, Columbia University
Pages: pp. 88
You can hardly read the news without seeing dire warnings of national security problems lurking in our computers. If it isn't some country stealing some other country's commercial secrets—just who's the victim and who's the thief varies with the teller, of course—it's the threat of a "cyber Pearl Harbor" or "cyberterrorism" or "cyber-warfare" or "cyberespionage" or "cyber disturbing the peace" or cybersomething-or-other. What are all of these things? Are they real? And what should "we"—one nation, or the whole world—do about them?
Let's start by defining some terms. My metric is very simple: if the same activities were done without computers, what would we call them? This in turn means that context and scale matter. One person crossing a border illicitly might be a refugee, a smuggler, a spy, a scout for an invasion, or simply the first soldier in a large unit. Even that latter example doesn't always mean war; it might be a limited duration, cross-border raid. No, these terms aren't precisely defined, but like Justice Potter Stewart, we generally know it when we see it, and broadly speaking, we do have a rough shared understanding of these terms.
The same, of course, is true in the digital realm, although the categories are somewhat different. Just as we have spies in the physical world, we have espionage online; that it's called "cyberexploitation" when done by governments doesn't change the underlying reality. Similarly, just as spying on businesses can be done by governments or by rival companies, cyberespionage can be done by either. The presence or absence of the "cyber" prefix doesn't change anything.
What about physical damage to something? Is it an act of war? A warlike but limited incident? Sabotage? Terrorism? Again, the means—an airstrike, some plastique, some malware—doesn't matter; what does matter is the larger context and the effect. Was it truly a civilian group or something government directed? Again, this isn't new; false fronts and letters of marque and reprisal are ancient.
Certainly, there are differences. It's hard to imagine what a cyberrefugee might be; conversely, in the absence of Internet border controls and customs inspection, cybersmuggling is hard to distinguish from an international file transfer, even assuming that the participants can tell if a border crossing is involved. More ominously, in cyberspace, a country can "prepare the battlefield": deploy malware that will act destructively on command but wait quietly until hostilities break out.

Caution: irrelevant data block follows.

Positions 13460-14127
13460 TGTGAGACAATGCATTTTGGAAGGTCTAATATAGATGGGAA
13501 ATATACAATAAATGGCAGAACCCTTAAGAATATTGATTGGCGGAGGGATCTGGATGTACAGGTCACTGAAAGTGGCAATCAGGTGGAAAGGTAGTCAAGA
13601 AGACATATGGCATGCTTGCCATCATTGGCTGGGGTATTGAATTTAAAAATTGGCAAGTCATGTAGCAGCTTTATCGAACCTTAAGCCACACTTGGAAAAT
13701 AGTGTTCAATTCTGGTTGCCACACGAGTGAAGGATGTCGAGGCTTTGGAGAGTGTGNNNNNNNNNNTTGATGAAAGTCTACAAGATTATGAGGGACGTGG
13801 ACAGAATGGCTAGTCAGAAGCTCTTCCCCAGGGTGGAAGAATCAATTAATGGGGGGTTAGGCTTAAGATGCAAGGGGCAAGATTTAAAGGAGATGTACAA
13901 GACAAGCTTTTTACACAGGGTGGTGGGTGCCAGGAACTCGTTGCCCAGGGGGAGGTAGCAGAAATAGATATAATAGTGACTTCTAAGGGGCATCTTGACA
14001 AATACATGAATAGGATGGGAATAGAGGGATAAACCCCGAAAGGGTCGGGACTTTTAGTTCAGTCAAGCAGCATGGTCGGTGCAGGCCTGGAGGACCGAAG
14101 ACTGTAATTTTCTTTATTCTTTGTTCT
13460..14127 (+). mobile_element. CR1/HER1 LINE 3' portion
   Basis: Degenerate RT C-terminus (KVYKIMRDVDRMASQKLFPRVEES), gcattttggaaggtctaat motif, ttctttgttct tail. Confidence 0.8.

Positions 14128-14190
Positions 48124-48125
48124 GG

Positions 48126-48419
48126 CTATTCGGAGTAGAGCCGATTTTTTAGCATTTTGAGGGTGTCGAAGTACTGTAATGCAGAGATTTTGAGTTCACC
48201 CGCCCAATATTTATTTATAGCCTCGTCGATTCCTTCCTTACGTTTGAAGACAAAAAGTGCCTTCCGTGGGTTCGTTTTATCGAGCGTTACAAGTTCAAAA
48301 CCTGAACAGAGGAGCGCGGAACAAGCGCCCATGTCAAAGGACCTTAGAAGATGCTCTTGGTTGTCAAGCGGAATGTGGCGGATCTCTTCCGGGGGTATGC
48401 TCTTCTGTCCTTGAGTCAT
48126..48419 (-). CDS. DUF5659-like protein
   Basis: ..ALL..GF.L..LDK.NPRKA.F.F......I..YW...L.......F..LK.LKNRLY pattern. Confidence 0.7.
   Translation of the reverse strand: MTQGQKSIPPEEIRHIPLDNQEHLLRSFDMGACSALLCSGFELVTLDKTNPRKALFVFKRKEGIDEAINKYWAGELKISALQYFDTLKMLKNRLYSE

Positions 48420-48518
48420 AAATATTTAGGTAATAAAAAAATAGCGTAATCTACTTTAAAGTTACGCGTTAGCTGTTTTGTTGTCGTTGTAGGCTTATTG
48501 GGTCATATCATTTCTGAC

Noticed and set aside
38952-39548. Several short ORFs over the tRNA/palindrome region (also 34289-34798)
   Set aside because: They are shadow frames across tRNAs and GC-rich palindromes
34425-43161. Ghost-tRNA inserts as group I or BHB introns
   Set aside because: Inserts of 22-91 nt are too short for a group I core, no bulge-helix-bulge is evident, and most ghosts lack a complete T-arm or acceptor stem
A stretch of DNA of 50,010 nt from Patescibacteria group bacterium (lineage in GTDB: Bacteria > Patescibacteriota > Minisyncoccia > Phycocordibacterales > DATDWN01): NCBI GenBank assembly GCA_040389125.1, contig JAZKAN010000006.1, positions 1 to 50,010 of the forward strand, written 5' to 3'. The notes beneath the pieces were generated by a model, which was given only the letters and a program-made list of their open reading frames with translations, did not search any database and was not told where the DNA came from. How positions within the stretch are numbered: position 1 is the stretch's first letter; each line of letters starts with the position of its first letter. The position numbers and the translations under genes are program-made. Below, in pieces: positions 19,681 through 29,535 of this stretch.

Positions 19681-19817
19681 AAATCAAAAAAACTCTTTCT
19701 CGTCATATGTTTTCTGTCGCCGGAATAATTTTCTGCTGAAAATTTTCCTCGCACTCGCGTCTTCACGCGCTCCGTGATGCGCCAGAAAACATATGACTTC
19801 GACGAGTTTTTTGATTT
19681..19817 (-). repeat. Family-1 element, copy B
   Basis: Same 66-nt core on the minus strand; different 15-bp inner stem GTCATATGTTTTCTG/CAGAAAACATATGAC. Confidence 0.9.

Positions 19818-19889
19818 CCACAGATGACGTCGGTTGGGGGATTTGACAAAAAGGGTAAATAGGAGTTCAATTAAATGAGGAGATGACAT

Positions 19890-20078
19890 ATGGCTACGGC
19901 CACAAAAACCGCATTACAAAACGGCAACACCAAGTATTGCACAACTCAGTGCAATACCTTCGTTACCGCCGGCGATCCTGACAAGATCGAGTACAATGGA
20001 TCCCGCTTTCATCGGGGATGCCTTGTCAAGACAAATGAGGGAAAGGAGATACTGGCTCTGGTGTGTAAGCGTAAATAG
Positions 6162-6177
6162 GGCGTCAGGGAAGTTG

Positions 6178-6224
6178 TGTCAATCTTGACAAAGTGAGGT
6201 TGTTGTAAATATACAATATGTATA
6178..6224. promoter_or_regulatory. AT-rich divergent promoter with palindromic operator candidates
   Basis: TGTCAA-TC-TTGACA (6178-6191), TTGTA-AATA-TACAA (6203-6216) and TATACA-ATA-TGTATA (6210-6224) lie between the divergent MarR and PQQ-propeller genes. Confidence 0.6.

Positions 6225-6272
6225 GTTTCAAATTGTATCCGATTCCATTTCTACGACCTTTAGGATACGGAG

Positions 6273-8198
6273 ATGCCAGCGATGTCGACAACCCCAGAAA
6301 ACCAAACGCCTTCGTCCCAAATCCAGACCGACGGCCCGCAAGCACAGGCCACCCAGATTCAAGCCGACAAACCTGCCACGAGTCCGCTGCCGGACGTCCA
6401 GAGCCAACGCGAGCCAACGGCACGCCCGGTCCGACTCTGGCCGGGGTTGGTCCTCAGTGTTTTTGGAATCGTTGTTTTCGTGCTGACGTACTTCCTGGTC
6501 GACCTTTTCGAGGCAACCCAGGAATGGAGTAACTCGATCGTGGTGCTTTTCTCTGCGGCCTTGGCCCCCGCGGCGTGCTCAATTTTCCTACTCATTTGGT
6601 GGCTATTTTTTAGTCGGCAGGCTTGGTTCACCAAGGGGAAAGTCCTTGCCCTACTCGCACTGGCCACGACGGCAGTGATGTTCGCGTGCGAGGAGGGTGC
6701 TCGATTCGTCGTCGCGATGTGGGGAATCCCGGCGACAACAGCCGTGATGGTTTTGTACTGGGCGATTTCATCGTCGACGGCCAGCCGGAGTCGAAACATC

Can there be cyberwar? Are we at risk of a cyber surprise attack? What about cyberterrorism? Let's delete the prefix and ask again: Can there be a war? Are we at risk of a surprise attack by a hostile nation? What about terrorism? Asked this way, we can see that the questions boil down to motive and capability. Are there nations or groups who might start a war, with or without a surprise attack? Are there terrorists?
Now the answers seem a lot clearer. A cyberattack, of any of these types, can happen if and only if the attacker can gain more than it loses, even in the face of a kinetic response. This in turn reduces the questions to enemy capability, the potential for serious damage from a cyberattack, and the risk of retaliation. In other words, things aren't quite that bad. Really damaging attacks aren't that easy; perpetrating one at a large scale requires many trained people and a fair amount of luck. Small differences in configuration make a very big difference in how an attack must be launched; the attacker needs really good intelligence and weapons customized for each target.
Cyberexploitation—spying—happens now, and it matters. But a war? If there is one, there will undoubtedly be a cyber component, but the Internet doesn't seem to make it more likely or more serious.